Text description provided by the architects. Casa Berentzen is a villa for a family of four; a father, mother and two daughters. The house is located in Jutland, more specifically South of Aarhus, Denmark's second largest city. The site is situated on the edge of the city but faces an open landscape. In addition to the house, the dwelling consists of a garage and a closed courtyard. The two-story dwelling is designed with an understanding of the sites inherent views, sun orientation, and clients desire for privacy, and the house's program is carefully considered around the family's daily life. The upper level contains the kitchen, dining room, living room, and adjacent courtyard.
The living room is located to the north and enjoys views across the landscape, the dining area is located towards the south and is closely connected to the entrance. These three large living spaces are all located on the western side of the house and are connected, whilst at the same time allowing them to be closed off individually as required. The more private spaces such as the master bedroom, walk-in and en-suite for the parents are located along the Eastern side of the building. This section also includes the entrance hall, which is used both by the family and for formal occasions. The daily entrance, via the garage, is connected to both the entrance hall and the kitchen.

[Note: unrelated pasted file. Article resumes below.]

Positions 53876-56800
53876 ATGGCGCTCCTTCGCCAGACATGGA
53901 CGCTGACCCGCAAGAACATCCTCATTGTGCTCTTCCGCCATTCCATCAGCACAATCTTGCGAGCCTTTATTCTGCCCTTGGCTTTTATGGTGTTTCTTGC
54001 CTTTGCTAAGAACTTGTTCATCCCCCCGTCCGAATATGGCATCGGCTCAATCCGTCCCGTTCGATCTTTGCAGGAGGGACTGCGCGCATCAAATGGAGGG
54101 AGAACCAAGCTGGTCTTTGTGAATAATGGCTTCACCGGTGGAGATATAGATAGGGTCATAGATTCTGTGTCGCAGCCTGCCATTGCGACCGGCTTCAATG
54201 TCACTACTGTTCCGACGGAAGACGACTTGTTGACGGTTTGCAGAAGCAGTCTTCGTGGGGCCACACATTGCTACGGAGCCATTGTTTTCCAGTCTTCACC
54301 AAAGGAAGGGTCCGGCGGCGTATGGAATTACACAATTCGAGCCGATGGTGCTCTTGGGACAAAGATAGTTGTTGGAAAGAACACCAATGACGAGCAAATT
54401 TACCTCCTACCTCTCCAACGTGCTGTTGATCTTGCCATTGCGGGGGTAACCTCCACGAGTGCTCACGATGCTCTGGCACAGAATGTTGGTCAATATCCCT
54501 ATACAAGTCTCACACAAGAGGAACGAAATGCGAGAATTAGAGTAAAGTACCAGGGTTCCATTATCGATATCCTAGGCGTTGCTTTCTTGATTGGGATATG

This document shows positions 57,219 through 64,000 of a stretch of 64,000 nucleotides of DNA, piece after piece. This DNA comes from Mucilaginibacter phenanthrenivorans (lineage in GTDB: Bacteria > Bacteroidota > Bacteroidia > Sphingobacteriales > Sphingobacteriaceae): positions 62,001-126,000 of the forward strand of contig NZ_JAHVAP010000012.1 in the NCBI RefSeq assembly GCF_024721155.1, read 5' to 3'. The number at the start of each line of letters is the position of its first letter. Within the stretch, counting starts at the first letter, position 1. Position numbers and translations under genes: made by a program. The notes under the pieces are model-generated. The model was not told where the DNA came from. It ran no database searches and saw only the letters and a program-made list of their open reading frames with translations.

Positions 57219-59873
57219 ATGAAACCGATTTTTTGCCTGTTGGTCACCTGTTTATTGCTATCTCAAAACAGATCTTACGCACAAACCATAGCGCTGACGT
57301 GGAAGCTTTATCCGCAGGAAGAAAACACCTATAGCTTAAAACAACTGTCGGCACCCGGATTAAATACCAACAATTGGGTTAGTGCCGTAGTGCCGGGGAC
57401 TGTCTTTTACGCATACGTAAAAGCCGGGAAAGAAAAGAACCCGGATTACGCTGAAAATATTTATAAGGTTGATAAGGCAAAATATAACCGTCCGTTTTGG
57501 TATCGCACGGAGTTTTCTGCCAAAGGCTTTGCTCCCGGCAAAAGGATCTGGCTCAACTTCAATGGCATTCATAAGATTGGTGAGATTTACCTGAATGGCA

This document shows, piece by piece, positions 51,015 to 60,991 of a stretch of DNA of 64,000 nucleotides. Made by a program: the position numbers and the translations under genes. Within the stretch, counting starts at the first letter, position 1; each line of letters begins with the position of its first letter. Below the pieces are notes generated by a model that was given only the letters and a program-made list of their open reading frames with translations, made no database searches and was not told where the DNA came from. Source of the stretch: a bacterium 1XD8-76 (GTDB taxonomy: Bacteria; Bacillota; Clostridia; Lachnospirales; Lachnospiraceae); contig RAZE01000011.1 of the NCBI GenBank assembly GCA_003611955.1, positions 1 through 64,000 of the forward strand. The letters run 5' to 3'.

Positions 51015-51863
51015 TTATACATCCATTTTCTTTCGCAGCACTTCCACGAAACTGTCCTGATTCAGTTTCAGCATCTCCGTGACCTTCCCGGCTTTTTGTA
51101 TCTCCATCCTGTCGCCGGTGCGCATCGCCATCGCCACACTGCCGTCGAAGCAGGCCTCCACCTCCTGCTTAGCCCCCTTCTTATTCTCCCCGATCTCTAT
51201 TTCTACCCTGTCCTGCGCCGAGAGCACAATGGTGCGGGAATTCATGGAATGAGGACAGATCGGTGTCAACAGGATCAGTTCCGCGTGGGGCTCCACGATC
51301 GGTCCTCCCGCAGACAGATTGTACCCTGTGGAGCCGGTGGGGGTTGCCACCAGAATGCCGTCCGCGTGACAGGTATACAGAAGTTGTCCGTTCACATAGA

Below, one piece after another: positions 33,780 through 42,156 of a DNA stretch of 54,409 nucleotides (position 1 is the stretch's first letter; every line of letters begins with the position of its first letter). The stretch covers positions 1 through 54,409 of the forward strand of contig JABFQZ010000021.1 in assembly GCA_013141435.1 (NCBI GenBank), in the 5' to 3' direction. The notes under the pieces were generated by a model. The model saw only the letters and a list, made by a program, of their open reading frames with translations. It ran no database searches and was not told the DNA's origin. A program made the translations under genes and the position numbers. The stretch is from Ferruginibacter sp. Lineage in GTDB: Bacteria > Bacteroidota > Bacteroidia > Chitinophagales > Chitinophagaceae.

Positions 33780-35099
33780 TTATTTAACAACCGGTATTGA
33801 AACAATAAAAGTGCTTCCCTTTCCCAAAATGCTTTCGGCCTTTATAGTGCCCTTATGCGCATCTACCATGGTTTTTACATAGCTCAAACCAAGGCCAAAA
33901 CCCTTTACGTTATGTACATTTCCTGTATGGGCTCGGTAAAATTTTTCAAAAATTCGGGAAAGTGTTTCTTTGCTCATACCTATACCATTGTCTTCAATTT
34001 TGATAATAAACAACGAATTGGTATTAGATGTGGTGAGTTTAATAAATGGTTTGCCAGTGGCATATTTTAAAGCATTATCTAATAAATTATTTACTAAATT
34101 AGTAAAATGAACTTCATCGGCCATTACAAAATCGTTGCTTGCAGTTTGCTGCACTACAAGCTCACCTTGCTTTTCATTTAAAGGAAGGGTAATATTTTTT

The two daughters have their own area on the lower floor, which consists of their private rooms, a common dance studio, a workroom, bathroom and walk-in wardrobe. The interior of the house is designed based on a desire for clear lines of sight, emphasizing the pure architecture by capturing daylight and views. The materials are predominantly travertine, light oak and white walls and ceilings. The exterior of the house is predominantly comprised of a long slim format brick, which contrasts the soft interior. The robust and distinctive brick exterior of the house contrasts against the rolling Danish landscape. The brickwork is divided into three distinctive brick bands which encompass both, the garage building and accompanying patio, and define the windows as glass voids within the rustic brickwork.